At this time, the principle of equity was born. The Lord Chancellor would consider it "unconscionable" that the legal owner could go back on his word and deny the claims of the Crusader the "true" owner. Therefore, he would find in favour of the returning Crusader. Over time, it became known that the Lord Chancellor's court the Court of Chancery would continually recognize the claim of a returning Crusader. The legal owner would hold the land for the benefit of the original owner and would be compelled to convey it back to him when requested.
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The Crusader was the "beneficiary" and the acquaintance the "trustee". The term "use of land" was coined, and in time developed into what we now know as a trust. The trust is widely considered to be the most innovative contribution of the English legal system.
Trusts are widely used internationally, especially in countries within the English law sphere of influence, and whilst most civil law jurisdictions do not generally contain the concept of a trust within their legal systems, they do recognise the concept under the Hague Convention on the Law Applicable to Trusts and on their Recognition partly only the extent that they are parties thereto. The Hague Convention also regulates conflict of trusts. Although trusts are often associated with intrafamily wealth transfers, they have become very important in American capital markets, particularly through pension funds in certain countries essentially always trusts and mutual funds often trusts.
Property of any sort may be held in a trust. The uses of trusts are many and varied, for both personal and commercial reasons, and trusts may provide benefits in estate planning , asset protection , and taxes. Living trusts may be created during a person's life through the drafting of a trust instrument or after death in a will. In a relevant sense, a trust can be viewed as a generic form of a corporation where the settlors investors are also the beneficiaries. This is particularly evident in the Delaware business trust, which could theoretically, with the language in the " governing instrument ", be organized as a cooperative corporation or a limited liability corporation,  : —6 although traditionally the Massachusetts business trust has been commonly used in the US.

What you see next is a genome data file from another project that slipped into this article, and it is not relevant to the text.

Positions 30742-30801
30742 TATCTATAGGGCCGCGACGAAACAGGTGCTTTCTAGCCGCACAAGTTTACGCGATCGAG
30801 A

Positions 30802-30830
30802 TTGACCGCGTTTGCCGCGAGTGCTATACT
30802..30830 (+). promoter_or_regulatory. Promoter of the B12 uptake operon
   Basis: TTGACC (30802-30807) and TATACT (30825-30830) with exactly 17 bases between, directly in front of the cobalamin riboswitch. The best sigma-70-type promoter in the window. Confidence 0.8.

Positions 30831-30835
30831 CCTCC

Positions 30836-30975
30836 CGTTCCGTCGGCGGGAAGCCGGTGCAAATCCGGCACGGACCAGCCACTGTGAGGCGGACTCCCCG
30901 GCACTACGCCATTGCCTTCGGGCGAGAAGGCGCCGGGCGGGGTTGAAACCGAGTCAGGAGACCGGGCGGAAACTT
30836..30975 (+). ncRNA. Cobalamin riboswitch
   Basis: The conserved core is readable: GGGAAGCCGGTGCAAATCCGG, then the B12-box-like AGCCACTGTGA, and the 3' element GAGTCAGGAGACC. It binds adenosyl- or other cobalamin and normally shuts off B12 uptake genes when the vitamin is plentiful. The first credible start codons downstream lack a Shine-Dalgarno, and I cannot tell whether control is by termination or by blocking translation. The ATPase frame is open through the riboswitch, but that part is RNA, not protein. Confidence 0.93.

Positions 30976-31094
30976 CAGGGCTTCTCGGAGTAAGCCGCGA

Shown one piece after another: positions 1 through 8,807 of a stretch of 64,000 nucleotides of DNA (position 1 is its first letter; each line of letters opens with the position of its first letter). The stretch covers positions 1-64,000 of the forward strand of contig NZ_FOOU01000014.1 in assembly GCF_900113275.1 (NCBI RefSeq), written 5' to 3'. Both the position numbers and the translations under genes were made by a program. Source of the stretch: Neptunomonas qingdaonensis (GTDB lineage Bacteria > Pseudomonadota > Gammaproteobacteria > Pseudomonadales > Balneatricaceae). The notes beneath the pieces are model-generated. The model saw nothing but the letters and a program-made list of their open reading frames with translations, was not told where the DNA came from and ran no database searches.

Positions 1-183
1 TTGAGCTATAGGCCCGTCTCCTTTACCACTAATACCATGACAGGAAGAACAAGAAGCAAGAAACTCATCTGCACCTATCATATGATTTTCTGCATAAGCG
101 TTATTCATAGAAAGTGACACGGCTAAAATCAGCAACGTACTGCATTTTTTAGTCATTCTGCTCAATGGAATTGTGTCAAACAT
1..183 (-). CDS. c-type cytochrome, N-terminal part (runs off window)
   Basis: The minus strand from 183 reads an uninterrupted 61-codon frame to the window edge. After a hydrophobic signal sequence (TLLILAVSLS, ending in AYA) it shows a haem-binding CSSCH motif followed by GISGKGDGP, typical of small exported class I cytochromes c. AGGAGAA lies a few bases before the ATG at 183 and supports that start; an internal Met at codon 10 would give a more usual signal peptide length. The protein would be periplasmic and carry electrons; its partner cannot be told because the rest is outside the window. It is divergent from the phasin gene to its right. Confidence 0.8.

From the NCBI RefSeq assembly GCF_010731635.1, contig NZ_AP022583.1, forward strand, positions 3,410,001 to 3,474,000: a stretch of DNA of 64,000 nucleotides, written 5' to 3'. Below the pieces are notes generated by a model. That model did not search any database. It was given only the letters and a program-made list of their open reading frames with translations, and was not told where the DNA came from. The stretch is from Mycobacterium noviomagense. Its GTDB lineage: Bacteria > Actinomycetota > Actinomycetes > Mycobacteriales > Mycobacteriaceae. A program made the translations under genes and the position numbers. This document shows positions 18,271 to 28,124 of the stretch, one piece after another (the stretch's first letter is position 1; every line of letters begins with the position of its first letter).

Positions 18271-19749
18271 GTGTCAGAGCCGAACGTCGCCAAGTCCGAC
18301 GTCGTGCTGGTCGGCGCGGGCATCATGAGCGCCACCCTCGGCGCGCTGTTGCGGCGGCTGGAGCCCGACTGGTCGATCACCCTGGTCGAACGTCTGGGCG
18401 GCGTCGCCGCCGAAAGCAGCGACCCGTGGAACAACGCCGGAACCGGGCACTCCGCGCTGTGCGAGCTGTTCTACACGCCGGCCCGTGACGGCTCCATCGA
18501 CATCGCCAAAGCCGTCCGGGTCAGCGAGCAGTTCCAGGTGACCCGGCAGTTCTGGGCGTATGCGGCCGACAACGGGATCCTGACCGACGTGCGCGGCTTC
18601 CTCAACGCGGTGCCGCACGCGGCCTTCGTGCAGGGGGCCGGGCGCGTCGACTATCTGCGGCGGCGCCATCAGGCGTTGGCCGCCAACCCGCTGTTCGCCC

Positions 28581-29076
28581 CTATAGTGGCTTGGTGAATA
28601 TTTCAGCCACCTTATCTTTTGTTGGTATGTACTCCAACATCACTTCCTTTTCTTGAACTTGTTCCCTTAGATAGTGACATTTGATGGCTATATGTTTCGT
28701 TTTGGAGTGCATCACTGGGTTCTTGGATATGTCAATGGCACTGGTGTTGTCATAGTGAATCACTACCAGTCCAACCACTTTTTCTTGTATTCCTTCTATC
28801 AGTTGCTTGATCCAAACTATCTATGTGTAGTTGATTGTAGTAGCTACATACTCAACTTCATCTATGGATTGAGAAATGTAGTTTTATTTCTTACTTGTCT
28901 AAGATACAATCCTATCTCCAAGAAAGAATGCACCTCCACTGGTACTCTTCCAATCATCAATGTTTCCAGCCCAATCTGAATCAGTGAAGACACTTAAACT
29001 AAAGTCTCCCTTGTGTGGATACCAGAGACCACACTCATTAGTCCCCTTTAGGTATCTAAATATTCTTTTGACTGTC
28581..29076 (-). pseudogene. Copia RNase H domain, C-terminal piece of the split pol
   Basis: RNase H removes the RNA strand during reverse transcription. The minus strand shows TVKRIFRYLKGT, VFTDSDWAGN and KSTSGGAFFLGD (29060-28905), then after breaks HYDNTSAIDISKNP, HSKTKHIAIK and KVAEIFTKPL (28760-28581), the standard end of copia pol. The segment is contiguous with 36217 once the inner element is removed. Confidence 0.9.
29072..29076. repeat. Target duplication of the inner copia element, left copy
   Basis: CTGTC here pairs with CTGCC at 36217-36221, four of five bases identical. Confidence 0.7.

One of the most significant aspects of trusts is the ability to partition and shield assets from the trustee, multiple beneficiaries, and their respective creditors particularly the trustee's creditors , making it " bankruptcy remote ", and leading to its use in pensions, mutual funds, and asset securitization  as well protection of individual spendthrifts through the spendthrift trust.
Trusts may be created by the expressed intentions of the settlor express trusts  or they may be created by operation of law known as implied trusts. An implied trust is one created by a court of equity because of acts or situations of the parties. Implied trusts are divided into two categories: resulting and constructive. A resulting trust is implied by the law to work out the presumed intentions of the parties, but it does not take into consideration their expressed intent.
A constructive trust  is a trust implied by law to work out justice between the parties, regardless of their intentions. In some jurisdictions certain types of assets may not be the subject of a trust without a written document. Generally, a private express trust requires three elements to be certain, which together are known as the "three certainties".
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These elements were determined in Knight v Knight to be intention, subject matter and objects. The certainties of subject matter and objects allow the court to administer trust when the trustees fail to do so. These words are construed objectively in their "reasonable meaning",  within the context of the entire instrument. A trust may have multiple trustees, and these trustees are the legal owners of the trust's property, but have a fiduciary duty to beneficiaries and various duties, such as a duty of care and a duty to inform.
The trustee may be either a person or a legal entity such as a company , but typically the trust itself is not an entity and any lawsuit must be against the trustees.
A trustee has many rights and responsibilities which vary based on the jurisdiction and trust instrument. If a trust lacks a trustee, a court may appoint a trustee. The trustees administer the affairs attendant to the trust. The trust's affairs may include prudently investing the assets of the trust, accounting for and reporting periodically to the beneficiaries, filing required tax returns and other duties. In some cases dependent upon the trust instrument, the trustees must make discretionary decisions as to whether beneficiaries should receive trust assets for their benefit.